Logistics Companies South Africa
Transport and Logistics Companies in South Africa – Freight Factoring
Most start-up transport and logistics companies in South Africa fail to succeed within the first couple years of operation. This is mainly due to how freight invoicing works within this industry where payments for transport and logistics services are only paid in arrears. This does not mean upon the delivery of the goods but is more often than not only paid 30 days after delivery to the destination.
This means that the transport and logistics companies in South Africa need to cover all their operational expenses in advance of transporting any freight. This includes the initial outlay for purchasing fleet vehicles as well as finding suitable warehousing and storage facilities. Over and above this the regular maintenance of the vehicles, fuel costs, consumables and employees salaries and wages need to be taken into account before the company receives any money from their clients.
This often means that there is a lag between when payment is made and how much capital is available to take care of all the expenses in the meantime. Only the largest and longest running transport and logistics companies in South Africa have the experience, capital and know how to deal with this lag time and operate as a successful business. But how do small, newer transport companies then survive long enough to become sustainable.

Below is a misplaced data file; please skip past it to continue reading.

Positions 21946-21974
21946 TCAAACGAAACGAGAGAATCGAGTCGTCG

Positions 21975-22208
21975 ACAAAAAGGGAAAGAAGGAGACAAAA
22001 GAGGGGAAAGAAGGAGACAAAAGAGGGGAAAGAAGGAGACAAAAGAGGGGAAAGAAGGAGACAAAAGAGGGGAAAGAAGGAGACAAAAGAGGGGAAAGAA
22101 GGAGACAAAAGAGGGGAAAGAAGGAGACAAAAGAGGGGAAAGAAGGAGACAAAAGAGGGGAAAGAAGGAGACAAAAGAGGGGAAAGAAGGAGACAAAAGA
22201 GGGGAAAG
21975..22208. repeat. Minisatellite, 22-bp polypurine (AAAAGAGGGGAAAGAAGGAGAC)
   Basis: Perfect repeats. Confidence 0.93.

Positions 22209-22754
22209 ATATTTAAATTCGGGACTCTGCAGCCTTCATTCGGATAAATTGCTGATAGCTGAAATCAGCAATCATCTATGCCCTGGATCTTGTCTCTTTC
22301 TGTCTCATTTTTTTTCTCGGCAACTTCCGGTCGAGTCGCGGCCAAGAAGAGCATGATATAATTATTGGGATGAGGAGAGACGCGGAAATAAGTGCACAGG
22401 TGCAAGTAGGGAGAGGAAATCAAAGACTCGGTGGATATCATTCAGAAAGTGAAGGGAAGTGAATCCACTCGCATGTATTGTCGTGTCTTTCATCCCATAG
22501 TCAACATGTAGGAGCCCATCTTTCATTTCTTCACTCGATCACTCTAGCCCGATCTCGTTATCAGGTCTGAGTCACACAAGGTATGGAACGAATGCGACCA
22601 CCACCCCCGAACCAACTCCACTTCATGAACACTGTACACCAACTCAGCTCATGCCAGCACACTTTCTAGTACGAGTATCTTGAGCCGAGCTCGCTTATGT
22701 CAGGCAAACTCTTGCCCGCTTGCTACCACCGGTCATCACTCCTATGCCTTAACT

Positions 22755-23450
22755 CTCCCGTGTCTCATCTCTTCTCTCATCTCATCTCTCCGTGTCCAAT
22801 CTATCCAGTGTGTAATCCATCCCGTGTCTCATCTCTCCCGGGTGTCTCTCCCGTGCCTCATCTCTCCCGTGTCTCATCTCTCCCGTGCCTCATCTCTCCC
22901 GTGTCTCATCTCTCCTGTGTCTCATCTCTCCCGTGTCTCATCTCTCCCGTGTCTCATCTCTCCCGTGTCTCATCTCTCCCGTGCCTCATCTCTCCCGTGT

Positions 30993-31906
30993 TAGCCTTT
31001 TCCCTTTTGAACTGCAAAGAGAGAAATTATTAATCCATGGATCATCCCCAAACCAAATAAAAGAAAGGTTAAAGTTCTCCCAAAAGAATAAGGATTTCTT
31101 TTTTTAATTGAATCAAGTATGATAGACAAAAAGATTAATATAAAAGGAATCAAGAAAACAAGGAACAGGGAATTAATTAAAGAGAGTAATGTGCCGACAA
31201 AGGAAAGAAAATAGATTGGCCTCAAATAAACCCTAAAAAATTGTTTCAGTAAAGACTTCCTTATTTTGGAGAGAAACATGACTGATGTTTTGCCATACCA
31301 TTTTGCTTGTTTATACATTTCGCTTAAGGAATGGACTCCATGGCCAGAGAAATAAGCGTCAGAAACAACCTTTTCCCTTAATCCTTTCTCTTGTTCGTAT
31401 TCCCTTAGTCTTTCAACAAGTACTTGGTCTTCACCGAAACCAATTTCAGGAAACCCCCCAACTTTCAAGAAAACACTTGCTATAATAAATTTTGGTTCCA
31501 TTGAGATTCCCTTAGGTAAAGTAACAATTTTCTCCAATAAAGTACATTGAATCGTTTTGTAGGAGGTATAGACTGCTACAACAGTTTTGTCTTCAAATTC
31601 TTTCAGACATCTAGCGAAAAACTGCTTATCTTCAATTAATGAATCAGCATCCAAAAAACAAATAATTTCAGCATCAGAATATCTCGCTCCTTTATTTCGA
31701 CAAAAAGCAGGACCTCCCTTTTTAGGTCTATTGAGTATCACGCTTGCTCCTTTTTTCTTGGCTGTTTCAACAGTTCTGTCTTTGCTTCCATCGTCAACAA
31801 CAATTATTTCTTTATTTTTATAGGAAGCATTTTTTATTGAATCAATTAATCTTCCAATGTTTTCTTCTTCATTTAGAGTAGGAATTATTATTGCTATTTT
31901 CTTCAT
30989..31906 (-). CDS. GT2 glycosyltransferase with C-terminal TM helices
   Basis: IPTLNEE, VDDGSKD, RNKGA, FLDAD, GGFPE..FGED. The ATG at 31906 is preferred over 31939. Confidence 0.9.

The most obvious solution would be for the proposed company to opt for a loan from a bank to have the capital to operate before receiving payment for services rendered. However, this is not always the best choice as interest rates and other banking fees need to be factored in. This often means that start-up transport and logistics companies need to pass this expense on to their clients or have to absorb the extra costs on their own which could end up bankrupting them.
Freight invoice factoring is perhaps the best way to ensure that new logistics companies in South Africa become successful. This is a simple process whereby a freight bill is raised upon delivery of goods to a customer. The freight factoring provider then pays somewhere between 90-95% of the freight bill to the transport company and then recovers the full amount from the client. It basically means that the transport company gets and advance on the cost of delivering goods to a customer and bridges the gap between delivery costs and actual receipt of payment from the client.